On Tuesday, a Dade County grand jury will begin deliberating whether Prentice Rasheed, 42, should stand trial for the death of Odell A. Hicks, the 26-year-old man found electrocuted in his store three weeks ago.

Ellis Rubin, Rasheed's lawyer, says the electrified gates were a "protective device" never designed to kill anybody. Detective Jon Spear of the Miami Police gave a different description when he listed the city's 121st killing this year on a Homicide Division rosterboard: "Man trap." Hours after Hicks' body was brought down from the ceiling, Prentice Rasheed was in the county jail, charged with manslaughter and use of an electrical device during the commission of a felony. Later that day, he was released on bail, but conviction could put him in prison for 15 years. If the grand jury indicts Rasheed, he will plead innocent and won't accept any deals from the state, his lawyer says. "We'll go to trial," Rubin says.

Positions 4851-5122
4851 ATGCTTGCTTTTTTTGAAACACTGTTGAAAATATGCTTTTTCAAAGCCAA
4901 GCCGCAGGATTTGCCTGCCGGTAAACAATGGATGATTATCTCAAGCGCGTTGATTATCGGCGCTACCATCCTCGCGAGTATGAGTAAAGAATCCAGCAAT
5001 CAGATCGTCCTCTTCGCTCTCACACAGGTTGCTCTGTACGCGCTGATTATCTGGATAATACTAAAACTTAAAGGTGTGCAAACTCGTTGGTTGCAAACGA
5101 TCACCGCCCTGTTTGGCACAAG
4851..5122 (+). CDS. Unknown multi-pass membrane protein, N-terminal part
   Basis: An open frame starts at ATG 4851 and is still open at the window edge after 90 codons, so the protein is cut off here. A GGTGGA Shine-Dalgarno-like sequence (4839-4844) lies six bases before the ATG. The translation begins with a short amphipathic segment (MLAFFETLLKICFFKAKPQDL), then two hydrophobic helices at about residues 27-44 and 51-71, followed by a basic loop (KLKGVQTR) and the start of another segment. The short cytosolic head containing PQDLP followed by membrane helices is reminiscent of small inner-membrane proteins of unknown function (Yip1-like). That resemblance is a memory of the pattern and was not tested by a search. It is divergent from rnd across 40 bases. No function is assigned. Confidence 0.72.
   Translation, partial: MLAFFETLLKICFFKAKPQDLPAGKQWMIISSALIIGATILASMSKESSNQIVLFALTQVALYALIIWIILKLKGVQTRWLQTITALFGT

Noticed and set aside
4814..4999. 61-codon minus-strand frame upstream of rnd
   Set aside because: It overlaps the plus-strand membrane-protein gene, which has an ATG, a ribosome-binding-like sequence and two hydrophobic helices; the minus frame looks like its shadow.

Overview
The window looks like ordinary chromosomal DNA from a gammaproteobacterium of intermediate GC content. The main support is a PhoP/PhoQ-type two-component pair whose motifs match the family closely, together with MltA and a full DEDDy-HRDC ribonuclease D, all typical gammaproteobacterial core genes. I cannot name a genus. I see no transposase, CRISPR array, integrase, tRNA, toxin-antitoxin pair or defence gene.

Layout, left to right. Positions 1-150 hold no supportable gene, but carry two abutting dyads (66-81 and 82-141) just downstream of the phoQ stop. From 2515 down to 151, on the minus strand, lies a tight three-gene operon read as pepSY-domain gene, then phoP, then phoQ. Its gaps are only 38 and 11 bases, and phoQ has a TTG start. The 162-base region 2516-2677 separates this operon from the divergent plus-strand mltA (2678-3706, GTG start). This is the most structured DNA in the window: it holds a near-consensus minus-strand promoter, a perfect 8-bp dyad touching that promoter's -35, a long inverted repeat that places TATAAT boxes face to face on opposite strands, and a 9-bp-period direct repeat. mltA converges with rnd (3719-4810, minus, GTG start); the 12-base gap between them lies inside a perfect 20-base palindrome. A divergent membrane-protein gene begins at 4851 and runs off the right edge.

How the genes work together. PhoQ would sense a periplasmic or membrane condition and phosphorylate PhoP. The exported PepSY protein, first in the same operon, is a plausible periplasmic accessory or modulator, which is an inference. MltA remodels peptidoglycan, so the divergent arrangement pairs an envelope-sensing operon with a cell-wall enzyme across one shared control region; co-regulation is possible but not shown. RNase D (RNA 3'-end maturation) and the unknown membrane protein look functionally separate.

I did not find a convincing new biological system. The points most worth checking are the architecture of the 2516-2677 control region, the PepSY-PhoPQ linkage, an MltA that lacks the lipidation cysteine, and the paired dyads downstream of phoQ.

An older story, but still relevant. From: http://www.nieman.ha...s-102086-a.html

Many sites that talk about this issue mention that confinement traps may well be legal. That is, if you rig up a system around the entryway to your front door that closes another door if an alarm is tripped, trapping the intruder in a hallway or something to await the police, it might be fine (some jewelry store security systems are based on this concept). Just don't start poking your trapped burglar with a cattle prod or anything (or at least hide it before the cops get there).

Focus on stealthiness and passive measures (deadbolts, fences, cameras)instead, much safer for everyone...

#93 Guest_RampoMarty_*

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Posted 22 April 2007 - 09:56 PM